Regulators have closed a small bank in Arizona, bringing the total number of U.S. bank closures to five for this year.
The Federal Deposit Insurance Corp. said Friday that state regulators closed Gold Canyon Bank, in Gold Canyon, Ariz.
The bank had about $45.2 million in assets and $44.2 million in deposits as of Dec. 31.
First Scottsdale Bank, N.A., based in Scottsdale, Ariz., agreed to assume all of Gold Canyon’s deposits and buy essentially all of the failed lender’s assets.
The failure of Gold Canyon Bank, which had two branches, is expected to cost the deposit insurance fund $11.2 million.
U.S. bank closures have been declining since they peaked in 2010 in the wake of the financial crisis and the Great Recession.
In 2007, just three banks went under. That number jumped to 25 in 2008, after the financial meltdown, and ballooned to 140 in 2009.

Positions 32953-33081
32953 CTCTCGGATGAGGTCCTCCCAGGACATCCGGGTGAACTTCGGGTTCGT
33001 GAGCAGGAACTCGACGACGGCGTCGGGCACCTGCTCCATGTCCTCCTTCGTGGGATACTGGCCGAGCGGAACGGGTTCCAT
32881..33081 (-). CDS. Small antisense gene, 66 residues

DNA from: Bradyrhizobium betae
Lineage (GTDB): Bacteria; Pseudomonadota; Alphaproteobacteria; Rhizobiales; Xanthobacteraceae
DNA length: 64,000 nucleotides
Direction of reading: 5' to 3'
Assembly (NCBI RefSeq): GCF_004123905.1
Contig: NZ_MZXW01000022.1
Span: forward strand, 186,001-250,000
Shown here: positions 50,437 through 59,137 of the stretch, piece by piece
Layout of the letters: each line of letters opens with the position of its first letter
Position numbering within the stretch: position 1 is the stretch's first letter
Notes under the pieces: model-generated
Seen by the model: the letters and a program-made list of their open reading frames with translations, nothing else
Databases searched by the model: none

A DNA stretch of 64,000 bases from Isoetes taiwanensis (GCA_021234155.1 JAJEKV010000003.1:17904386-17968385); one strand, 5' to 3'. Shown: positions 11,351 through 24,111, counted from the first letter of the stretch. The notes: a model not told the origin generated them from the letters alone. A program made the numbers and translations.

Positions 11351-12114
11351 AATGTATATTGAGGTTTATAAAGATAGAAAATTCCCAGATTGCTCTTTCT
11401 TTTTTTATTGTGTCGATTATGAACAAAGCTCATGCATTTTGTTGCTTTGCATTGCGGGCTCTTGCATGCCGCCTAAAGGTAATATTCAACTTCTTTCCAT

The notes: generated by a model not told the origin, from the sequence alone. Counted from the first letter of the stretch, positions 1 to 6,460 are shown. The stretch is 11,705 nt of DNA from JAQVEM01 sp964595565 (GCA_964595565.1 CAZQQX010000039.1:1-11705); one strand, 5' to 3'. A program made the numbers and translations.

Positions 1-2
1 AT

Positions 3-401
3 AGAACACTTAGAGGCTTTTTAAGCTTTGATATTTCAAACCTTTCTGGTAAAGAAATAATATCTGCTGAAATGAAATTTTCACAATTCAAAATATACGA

In 2010, regulators seized 157 banks, the most in any year since the savings-and-loan crisis two decades ago. The FDIC has said 2010 was likely the high-water mark for bank failures from the recession. They declined to a total of 92 in 2011.
Last year, bank failures slowed to 51, but that’s still more than normal.
In a strong economy, an average of only four or five banks close annually. The sharply-reduced pace of closings shows sustained improvement.
From 2008 through 2011, bank failures cost the deposit insurance fund an estimated $88 billion, and the fund fell into the red in 2009. But with failures slowing, the fund’s balance turned positive in the second quarter of 2011.
The FDIC expects bank failures from 2012 through 2016 to cost $10 billion.